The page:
Dissection of immune gene networks in primary melanoma tumors critical for antitumor surveillance of patients with stage II-III resectable disease

Shanthi Sivendran, Rui Chang, Lisa Pham, Robert G. Phelps, Sara T. Harcharik, Lawrence D. Hall, Sebastian G. Bernardo, Marina M. Moskalenko, Meera Sivendran, Yichun Fu, Ellen H. De Moll, Michael Pan, Jee Young Moon, Sonali Arora, Ariella Cohain, Analisa Difeo, Tammie C. Ferringer, Mikhail Tismenetsky, Cindy L. Tsui, Philip A. FriedlanderMichael K. Parides, Jacques Banchereau, Damien Chaussabel, Mark G. Lebwohl, Jedd D. Wolchok, Nina Bhardwaj, Steven J. Burakoff, William K. Oh, Karolina Palucka, Miriam Merad, Eric E. Schadt, Yvonne M. Saenger

Research output: Contribution to journalArticlepeer-review

47 Scopus citations


Patients with resected stage II-III cutaneous melanomas remain at high risk for metastasis and death. Biomarker development has been limited by the challenge of isolating high-quality RNA for transcriptome-wide profiling from formalin-fixed and paraffin-embedded (FFPE) primary tumor specimens. Using NanoString technology, RNA from 40 stage II-III FFPE primary melanomas was analyzed and a 53-immune-gene panel predictive of non-progression (area under the curve (AUC)=0.920) was defined. The signature predicted disease-specific survival (DSS P<0.001) and recurrence-free survival (RFS P<0.001). CD2, the most differentially expressed gene in the training set, also predicted non-progression (P<0.001). Using publicly available microarray data from 46 primary human melanomas (GSE15605), a coexpression module enriched for the 53-gene panel was then identified using unbiased methods. A Bayesian network of signaling pathways based on this data identified driver genes. Finally, the proposed 53-gene panel was confirmed in an independent test population of 48 patients (AUC=0.787). The gene signature was an independent predictor of non-progression (P<0.001), RFS (P<0.001), and DSS (P=0.024) in the test population. The identified driver genes are potential therapeutic targets, and the 53-gene panel should be tested for clinical application using a larger data set annotated on the basis of prospectively gathered data.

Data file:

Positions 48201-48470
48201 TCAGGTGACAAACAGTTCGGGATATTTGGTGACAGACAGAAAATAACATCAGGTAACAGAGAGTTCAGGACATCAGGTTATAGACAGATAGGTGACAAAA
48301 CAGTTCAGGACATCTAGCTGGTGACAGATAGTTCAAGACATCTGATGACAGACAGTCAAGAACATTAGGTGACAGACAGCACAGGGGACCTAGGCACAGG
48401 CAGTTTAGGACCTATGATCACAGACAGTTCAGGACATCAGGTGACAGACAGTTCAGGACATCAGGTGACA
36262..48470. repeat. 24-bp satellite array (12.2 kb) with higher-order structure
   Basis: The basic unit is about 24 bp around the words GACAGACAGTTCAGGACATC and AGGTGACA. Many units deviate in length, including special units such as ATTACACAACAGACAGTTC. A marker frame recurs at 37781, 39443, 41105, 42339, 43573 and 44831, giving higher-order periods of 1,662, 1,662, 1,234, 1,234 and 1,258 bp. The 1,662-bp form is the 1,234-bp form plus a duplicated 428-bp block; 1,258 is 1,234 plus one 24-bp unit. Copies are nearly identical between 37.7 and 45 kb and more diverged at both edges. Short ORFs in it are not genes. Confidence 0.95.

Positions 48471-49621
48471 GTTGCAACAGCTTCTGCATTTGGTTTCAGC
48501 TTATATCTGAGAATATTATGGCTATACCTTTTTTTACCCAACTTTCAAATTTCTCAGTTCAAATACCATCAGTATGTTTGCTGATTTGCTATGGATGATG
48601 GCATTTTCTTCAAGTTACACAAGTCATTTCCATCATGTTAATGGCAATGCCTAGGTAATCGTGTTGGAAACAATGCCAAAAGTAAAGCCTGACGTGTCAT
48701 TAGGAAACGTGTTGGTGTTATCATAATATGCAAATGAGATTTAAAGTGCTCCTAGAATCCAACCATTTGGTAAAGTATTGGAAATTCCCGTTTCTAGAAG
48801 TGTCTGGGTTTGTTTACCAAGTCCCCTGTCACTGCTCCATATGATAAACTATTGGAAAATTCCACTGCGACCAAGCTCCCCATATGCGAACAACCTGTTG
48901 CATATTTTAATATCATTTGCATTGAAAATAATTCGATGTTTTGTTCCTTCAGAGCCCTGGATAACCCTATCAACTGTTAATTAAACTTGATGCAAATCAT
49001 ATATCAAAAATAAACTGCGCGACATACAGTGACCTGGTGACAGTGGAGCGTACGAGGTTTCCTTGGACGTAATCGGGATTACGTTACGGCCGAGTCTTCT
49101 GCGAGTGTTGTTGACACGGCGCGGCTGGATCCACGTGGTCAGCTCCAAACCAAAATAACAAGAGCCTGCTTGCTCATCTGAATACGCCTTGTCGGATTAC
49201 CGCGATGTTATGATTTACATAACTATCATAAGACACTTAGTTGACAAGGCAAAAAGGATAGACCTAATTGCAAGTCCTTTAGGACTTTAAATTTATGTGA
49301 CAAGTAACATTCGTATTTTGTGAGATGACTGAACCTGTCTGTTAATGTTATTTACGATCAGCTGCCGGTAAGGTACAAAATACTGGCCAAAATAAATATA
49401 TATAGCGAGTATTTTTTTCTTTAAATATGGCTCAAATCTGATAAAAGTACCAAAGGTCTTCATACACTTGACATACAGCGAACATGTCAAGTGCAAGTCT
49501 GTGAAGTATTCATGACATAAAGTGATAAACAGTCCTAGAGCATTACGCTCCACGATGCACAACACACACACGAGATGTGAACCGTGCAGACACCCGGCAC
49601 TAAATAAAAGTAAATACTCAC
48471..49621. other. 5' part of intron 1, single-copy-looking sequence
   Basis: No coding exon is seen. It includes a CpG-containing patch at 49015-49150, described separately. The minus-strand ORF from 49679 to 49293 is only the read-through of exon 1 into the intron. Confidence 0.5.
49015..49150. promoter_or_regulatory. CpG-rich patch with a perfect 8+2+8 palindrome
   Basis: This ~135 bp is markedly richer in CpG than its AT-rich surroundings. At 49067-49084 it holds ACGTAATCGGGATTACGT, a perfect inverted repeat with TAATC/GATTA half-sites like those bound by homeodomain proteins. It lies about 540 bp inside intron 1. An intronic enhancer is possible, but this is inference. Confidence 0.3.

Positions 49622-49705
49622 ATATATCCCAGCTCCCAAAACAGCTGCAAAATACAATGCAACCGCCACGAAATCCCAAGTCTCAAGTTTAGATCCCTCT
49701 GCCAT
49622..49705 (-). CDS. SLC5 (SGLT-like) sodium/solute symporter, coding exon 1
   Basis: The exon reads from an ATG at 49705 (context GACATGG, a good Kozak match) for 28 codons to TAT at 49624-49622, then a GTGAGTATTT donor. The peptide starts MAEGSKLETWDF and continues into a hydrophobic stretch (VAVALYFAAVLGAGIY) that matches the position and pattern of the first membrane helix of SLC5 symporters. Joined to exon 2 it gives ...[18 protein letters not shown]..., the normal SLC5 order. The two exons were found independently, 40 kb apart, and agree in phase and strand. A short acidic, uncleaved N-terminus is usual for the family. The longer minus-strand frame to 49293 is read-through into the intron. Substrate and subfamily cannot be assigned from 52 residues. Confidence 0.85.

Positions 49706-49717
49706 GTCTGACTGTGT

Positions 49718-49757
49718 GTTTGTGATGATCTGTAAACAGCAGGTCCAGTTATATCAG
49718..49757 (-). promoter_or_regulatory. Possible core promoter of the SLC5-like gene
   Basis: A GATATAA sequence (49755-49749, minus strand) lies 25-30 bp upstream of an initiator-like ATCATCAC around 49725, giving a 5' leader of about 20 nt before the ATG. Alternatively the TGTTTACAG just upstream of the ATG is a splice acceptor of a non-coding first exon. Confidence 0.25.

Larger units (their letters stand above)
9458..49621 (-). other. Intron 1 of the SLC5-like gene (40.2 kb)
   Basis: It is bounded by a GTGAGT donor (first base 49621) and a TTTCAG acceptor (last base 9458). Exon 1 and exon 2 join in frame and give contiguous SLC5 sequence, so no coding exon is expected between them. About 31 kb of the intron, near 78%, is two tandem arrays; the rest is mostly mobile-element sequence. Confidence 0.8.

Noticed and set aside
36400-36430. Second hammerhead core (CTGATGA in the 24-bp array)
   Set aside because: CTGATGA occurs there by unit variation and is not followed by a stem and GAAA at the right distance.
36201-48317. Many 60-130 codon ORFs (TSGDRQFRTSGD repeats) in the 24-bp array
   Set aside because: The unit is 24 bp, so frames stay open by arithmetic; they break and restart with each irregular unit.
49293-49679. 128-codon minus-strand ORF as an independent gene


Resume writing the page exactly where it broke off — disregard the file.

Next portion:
Original languageEnglish (US)
Pages (from-to)2202-2211
Number of pages10
JournalJournal of Investigative Dermatology
Issue number8
StatePublished - Aug 2014
Externally publishedYes

ASJC Scopus subject areas

  • Biochemistry
  • Molecular Biology
  • Dermatology
  • Cell Biology


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